Donald Trump and Hillary Clinton didn’t agree on much during the 2016 campaign, but they did agree that the U.S. should not participate in the Trans-Pacific Partnership (TPP). I read this as a sign that the U.S. should stay in the TPP.
That’s not why I favored staying in, though. Nor was my opinion based on the virtues of free trade. It’s possible to be a free trader and still believe that a particular deal should be rejected.
I favored staying in the TPP as a means of countering China. As Sen. Ben Sasse says:
The best thing the United States can do to push back against Chinese cheating now is to lead the other eleven Pacific nations that believe in free trade and the rule of law.
In other words, the TPP isn’t a garden variety trade agreement, it’s also a geopolitical tool. As such, it shouldn’t be rejected just because our friends and our non-adversaries in the deal might come out a little ahead of us. (Candidate Trump denounced the TPP as “a rape of our country.” However, Ramesh Ponnuru reminds us that Trump never specified what provisions of the agreement he found objectionable).
We should keep our eye on the ball — on China. Our trade disputes with the Chinese are qualitatively different than those with Japan, South Korea, Vietnam, etc. China is waging full-scale war against key U.S. industries. Winning that war is far more important than “winning” a trade deal with regional allies.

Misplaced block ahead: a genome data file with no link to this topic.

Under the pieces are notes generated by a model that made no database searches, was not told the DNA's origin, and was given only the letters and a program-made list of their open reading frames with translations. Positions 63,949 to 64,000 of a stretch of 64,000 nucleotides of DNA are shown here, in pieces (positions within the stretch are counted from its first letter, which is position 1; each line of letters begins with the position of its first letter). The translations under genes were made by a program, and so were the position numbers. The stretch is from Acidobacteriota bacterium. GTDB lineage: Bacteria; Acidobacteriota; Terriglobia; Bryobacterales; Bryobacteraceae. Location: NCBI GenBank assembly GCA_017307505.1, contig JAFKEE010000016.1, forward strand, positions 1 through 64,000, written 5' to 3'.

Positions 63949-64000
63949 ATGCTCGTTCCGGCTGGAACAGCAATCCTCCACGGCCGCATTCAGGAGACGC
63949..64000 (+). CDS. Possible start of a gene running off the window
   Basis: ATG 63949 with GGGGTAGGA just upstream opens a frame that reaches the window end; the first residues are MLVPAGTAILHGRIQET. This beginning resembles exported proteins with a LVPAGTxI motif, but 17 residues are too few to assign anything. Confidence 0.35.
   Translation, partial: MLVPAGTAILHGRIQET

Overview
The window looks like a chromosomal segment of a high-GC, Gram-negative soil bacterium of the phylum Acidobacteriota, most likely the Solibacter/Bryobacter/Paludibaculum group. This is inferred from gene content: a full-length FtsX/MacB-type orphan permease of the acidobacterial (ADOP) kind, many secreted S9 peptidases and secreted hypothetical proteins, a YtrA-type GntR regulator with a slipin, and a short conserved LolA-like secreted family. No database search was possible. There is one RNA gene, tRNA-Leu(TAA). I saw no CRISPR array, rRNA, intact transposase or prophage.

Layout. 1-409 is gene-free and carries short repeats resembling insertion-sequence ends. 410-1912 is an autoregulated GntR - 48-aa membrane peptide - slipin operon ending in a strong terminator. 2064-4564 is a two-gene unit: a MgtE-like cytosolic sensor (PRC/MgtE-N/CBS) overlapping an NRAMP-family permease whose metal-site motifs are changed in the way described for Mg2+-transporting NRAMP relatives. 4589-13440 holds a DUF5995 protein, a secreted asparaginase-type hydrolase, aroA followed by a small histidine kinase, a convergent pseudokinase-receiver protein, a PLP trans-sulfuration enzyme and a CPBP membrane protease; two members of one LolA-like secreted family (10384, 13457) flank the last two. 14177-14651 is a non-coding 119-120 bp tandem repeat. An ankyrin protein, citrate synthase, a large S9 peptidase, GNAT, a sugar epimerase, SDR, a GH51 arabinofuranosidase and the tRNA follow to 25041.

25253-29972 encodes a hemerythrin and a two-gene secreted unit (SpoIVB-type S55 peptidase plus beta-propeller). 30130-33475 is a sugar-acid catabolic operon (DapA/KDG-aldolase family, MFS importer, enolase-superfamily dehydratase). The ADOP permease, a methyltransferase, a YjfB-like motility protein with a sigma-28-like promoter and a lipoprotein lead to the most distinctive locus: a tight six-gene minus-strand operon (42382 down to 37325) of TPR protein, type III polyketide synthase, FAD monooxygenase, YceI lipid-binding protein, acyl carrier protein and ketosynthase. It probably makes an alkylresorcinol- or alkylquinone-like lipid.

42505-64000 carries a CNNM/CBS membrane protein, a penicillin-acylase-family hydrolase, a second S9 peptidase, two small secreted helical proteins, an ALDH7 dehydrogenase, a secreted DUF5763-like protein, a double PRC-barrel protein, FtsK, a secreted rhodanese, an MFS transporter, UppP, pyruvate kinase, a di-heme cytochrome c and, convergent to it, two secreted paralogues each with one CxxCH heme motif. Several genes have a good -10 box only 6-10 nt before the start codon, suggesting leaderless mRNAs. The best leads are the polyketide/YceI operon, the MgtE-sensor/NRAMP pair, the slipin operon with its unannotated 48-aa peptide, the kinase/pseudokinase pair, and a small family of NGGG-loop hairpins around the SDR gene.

Suddenly, President Trump seems to agree, or at least to understand the logic. He has ordered his administration to examine rejoining the TPP.
Clearly, this move is a response to China, with whom he is engaged in a “cold” trade war. The question is whether Trump is serious about rejoining the TPP or is just using the threat of doing so as a means of gaining leverage with the Chinese.
I don’t know. I do know that rejoining the TPP would be quite complicated. The eleven nations with whom we were set to partner have gone ahead with a deal — one that differs somewhat from the original one. For example, the new deal would eliminate some provisions in the original, including certain intellectual property protections the U.S. had insisted on.
The U.S. presumably would have to pay a price for rejoining. Trump might also have to pay a political price with the constituencies he riled up with his anti-TPP rhetoric, especially with those constituencies that would lose under the TPP. All trade agreements produce some losers.
Democrats eyeing a run for the presidency probably hope Trump will rejoin. Hillary Clinton’s opposition to the TPP was likely driven by her desire not to be outflanked by Bernie Sanders, a TPP opponent. The leftist who ends up running against Trump in 2020 will likely adopt the Sanders line.
For these reasons, even if Trump is serious at this moment about rejoining the TPP, it seems more likely than not that it won’t happen.